Several drivers have recently fostered the expansion of Angiostrongylus vasorum through-out Europe, where Vector-Borne Pathogens (VBPs) are also spreading. However, the level of simultaneous risk of infection is still unknown in canine populations. This study evaluated the simultaneous exposure to A. vasorum and major canine VBPs in dogs of Italy. Sera of 294 dogs were subjected to two ELISAs, detecting A. vasorum circulating antigens and antibodies against the parasite, and to the following assays: (i) SNAP® 4DX (IDEXX Laboratories Inc.) detecting Dirofilaria immitis antigens, and antibodies vs. Borrelia burgdorferi, Anaplasma spp. and Ehrlichia spp. and (ii) IFAT for the detection of antibodies vs. Leishmania infantum, Babesia canis and Rickettsia conorii. Twenty-two (7.5%, CI: 4.8–11.1%) and six (2%, CI: 0.7–4.4%) dogs scored positive for circulating A. vasorum antibodies and antigens, respectively. Seventeen dogs (5.8%, CI: 3.4–9.1%) were positive for A. vasorum antibodies + at least one VBP, three (1%, CI: 0.2–3%) for A. vasorum antigen + at least one VBP, while one dog (0.3%, CI: 0.01–1.88%) was positive for A. vasorum antigen + A. vasorum antibodies + B. canis antibodies. These results show that dogs living in different regions of Italy are at risk of simultaneous infections with both A. vasorum and VBPs. Despite the same scenario being likely in other countries of Europe, the current knowledge is scant. Therefore, further studies are warranted to amplify current epizootiological information and to understand whether control programs sh

Simultaneous exposure to angiostrongylus vasorum and vector-borne pathogens in dogs from italy

Francesca Gori;Fabrizia Veronesi;
2021

Abstract

Several drivers have recently fostered the expansion of Angiostrongylus vasorum through-out Europe, where Vector-Borne Pathogens (VBPs) are also spreading. However, the level of simultaneous risk of infection is still unknown in canine populations. This study evaluated the simultaneous exposure to A. vasorum and major canine VBPs in dogs of Italy. Sera of 294 dogs were subjected to two ELISAs, detecting A. vasorum circulating antigens and antibodies against the parasite, and to the following assays: (i) SNAP® 4DX (IDEXX Laboratories Inc.) detecting Dirofilaria immitis antigens, and antibodies vs. Borrelia burgdorferi, Anaplasma spp. and Ehrlichia spp. and (ii) IFAT for the detection of antibodies vs. Leishmania infantum, Babesia canis and Rickettsia conorii. Twenty-two (7.5%, CI: 4.8–11.1%) and six (2%, CI: 0.7–4.4%) dogs scored positive for circulating A. vasorum antibodies and antigens, respectively. Seventeen dogs (5.8%, CI: 3.4–9.1%) were positive for A. vasorum antibodies + at least one VBP, three (1%, CI: 0.2–3%) for A. vasorum antigen + at least one VBP, while one dog (0.3%, CI: 0.01–1.88%) was positive for A. vasorum antigen + A. vasorum antibodies + B. canis antibodies. These results show that dogs living in different regions of Italy are at risk of simultaneous infections with both A. vasorum and VBPs. Despite the same scenario being likely in other countries of Europe, the current knowledge is scant. Therefore, further studies are warranted to amplify current epizootiological information and to understand whether control programs sh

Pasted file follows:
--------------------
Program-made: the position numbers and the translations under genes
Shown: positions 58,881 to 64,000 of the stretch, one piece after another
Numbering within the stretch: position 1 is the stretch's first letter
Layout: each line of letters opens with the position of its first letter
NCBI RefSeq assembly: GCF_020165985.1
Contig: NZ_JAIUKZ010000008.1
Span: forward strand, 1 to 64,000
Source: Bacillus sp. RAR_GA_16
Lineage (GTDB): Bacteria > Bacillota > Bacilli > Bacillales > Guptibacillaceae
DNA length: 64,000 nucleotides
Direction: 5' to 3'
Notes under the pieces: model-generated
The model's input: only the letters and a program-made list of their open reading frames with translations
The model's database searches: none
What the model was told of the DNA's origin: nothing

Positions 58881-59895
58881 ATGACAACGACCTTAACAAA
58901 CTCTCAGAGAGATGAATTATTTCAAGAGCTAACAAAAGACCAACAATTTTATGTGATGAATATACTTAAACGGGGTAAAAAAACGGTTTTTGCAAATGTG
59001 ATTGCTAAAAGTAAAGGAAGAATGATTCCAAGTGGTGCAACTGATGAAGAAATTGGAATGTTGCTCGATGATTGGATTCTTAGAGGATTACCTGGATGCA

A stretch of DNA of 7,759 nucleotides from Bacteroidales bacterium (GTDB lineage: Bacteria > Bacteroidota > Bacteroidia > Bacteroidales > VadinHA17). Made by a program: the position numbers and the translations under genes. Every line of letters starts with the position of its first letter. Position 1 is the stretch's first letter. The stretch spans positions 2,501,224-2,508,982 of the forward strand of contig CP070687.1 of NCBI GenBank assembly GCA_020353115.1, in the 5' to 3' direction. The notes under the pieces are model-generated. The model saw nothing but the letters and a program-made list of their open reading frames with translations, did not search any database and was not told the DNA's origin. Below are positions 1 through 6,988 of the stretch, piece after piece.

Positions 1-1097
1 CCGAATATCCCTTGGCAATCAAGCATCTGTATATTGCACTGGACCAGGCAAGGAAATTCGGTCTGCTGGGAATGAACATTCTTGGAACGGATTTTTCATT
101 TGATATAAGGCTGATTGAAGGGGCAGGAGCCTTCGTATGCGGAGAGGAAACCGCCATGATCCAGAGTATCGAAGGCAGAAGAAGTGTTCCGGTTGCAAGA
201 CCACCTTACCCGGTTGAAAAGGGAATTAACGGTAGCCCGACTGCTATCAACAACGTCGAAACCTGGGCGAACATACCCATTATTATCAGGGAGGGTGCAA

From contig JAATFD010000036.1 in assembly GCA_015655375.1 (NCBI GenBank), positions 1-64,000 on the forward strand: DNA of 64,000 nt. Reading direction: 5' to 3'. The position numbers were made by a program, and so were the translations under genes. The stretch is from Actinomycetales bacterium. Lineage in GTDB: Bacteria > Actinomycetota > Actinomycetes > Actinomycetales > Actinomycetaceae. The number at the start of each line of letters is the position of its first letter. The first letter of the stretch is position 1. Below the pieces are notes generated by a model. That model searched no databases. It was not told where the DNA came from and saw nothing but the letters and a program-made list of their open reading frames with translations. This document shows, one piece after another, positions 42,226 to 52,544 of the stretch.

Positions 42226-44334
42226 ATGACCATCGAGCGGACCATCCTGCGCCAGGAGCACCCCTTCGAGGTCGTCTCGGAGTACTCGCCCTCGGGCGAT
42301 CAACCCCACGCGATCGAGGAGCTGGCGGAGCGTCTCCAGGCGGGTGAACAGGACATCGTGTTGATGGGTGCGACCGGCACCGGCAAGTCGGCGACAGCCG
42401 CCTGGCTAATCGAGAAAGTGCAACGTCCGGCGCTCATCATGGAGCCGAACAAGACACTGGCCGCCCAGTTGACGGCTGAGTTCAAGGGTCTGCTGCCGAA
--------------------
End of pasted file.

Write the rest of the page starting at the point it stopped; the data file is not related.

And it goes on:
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Utilizza questo identificativo per citare o creare un link a questo documento: https://hdl.handle.net/11391/1534542
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